How can enterprises better tie together the benefits and tackle the risks of new technologies?
Nowadays, the United Nations are involved in cutting-edge digital technology in some global programs, including:
- Artificial Intelligence (AI), Machine Learning (ML) or e-translation.
- Big Data to gather a large amount of information.
- Facial recognition.
- Unarmed and unmanned aerial vehicles (UAVs) to strengthen peacekeeping operations.
- The use of Electronic Languages United Nations or eLUNa, a machine translation interface specially developed for translating the UN documents.
The UN has been using them to help millions of people out of poverty, to accomplish the Sustainable Development Goals (SDGS,) and to support developing countries to take the steps towards a better future.
Addressing these challenges requires four different areas: AI, Cyberspace, Biotechnology, the impact of technological apps on peace and security – helping to identify specific areas for the UN engagement, and where to add value. (Antonio Guterres, the UN current Secretary-General.)
The UN children’s agency UNICEF is using ML and AI for both programmatic and operational purposes and addressing principles regarding equity and poverty. Through its tool Magic Box, a collaborative platform supported by top private sectors, partners share data and expertise aimed to enhance public benefit. UNICEF gains valuable insights about necessities of vulnerable populations, achieves more informed-actions to invest better to cope epidemics, natural disaster and other challenges.
UNICEF Venture-Fund works on partnerships with developers of specific countries to find efficient solutions to possible risks, supported on Data Science and AI programs to benefit vulnerable children.
New technologies could add to the safeguarding of peace and security, encompassing disarmament and non-proliferation objectives. How? By making available new instruments and escalating existing ones — for instance, the Blockchain collective-ledger technology as in nuclear safeguards, or ML in multilateral disarmament verification.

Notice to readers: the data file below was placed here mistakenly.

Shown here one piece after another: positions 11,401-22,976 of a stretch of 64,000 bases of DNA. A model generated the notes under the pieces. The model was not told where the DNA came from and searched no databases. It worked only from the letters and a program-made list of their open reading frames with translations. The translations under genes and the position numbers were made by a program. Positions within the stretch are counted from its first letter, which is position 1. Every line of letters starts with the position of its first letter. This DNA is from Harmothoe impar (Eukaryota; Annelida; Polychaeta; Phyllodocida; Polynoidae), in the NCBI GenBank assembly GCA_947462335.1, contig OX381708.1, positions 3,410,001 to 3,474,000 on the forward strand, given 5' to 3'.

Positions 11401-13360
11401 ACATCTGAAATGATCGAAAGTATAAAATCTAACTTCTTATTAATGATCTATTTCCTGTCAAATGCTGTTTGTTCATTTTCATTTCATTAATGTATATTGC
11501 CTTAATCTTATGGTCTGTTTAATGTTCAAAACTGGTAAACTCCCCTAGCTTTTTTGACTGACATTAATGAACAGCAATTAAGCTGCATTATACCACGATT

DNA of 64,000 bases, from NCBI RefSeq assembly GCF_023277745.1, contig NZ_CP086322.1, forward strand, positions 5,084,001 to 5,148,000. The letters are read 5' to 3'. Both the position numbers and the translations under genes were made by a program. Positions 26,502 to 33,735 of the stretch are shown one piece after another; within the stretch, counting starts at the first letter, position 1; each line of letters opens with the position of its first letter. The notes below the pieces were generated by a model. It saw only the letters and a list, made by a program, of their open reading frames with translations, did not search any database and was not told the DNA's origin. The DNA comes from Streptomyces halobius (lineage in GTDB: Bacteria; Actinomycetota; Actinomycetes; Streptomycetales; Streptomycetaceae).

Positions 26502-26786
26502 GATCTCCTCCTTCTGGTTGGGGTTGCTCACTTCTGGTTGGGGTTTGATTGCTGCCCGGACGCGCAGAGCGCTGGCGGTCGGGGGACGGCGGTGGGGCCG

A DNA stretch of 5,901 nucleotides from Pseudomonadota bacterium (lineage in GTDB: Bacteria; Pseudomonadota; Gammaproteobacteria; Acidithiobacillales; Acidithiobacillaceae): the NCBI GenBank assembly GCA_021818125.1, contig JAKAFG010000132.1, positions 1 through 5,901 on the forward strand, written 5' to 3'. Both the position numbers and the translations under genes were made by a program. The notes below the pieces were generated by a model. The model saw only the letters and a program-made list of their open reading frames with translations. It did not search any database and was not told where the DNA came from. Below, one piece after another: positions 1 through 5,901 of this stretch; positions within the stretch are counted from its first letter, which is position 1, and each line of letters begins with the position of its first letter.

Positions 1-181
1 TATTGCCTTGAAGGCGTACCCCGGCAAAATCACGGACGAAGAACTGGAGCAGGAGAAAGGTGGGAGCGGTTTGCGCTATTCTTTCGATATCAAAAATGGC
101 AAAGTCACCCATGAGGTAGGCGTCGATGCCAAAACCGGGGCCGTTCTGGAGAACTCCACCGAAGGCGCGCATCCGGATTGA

How are AI and ML helping UNICEF children?
AI and Deep Learning algorithms can find out samples of satellite-images to map every school in the world, to foretelling models which can help us counteract the dissemination of illnesses. These solutions can help increase the extent and proficiency of programs in the field as well as enhance the distribution of such limited resources.
Challenges still to face:
- The lack of quality training sets.
- Data around most vulnerable populations is often scarce and inaccurate.
- The need to start putting more resources towards collecting data to validate existing records.
- A collaborative-work to ensure data is used to build fair-inclusive algorithms; to participate in what is happening globally, to bring to the table the voice of children, particularly of those in a weaker position.
- That UNICEF then can fund partners to benefit people and society; to formulate best practices on AI technologies, and to advance the public understanding of AI.
The use of Big Data, AI, Blockchain and other digital techs are being piloted in several UN agencies to share know-how and escalate them in their current systems.
The UN primary purposes are to strengthen edge technologies, digital support among governments, the private sector, the civil society, as well as international organisations, academia, technical community, everyone participant in the digital environment. The expectations are to promote consciousness around Digital techs possible disrupting-effects on societies and the economy and how to afford a securer, wider-ranging digital future for all, always bearing in mind human rights principles.
Final comments: Are ROBOTS replacing workers?
Kai-fu Lee, a long-time tech executive, mentioned: "AI will eliminate 40 per cent of the world jobs within 15 years." That matches to the 2019 World Economic Forum (WEF) report that estimated "1.37 million workers would be displaced by automation in the next decade." According to UN recent studies, between 75 to 375 million global employees will lose their jobs if businesses do not undertake an advanced-technological program on time!
The WEF stated 65% of children entering school today, will have jobs not existing yet; if many occupations vanish, new ones will appear. One of UNICEF’s efforts is an initiative that aims at ensuring that every child has access to the right information, opportunity and choice.
On the other hand, there is a skill disparity among young people and employers; they are not yet educating on the skills required for specific jobs. It is essential the mastering of these skills for future positions; children and youth's competence should match better to cope with Automation.
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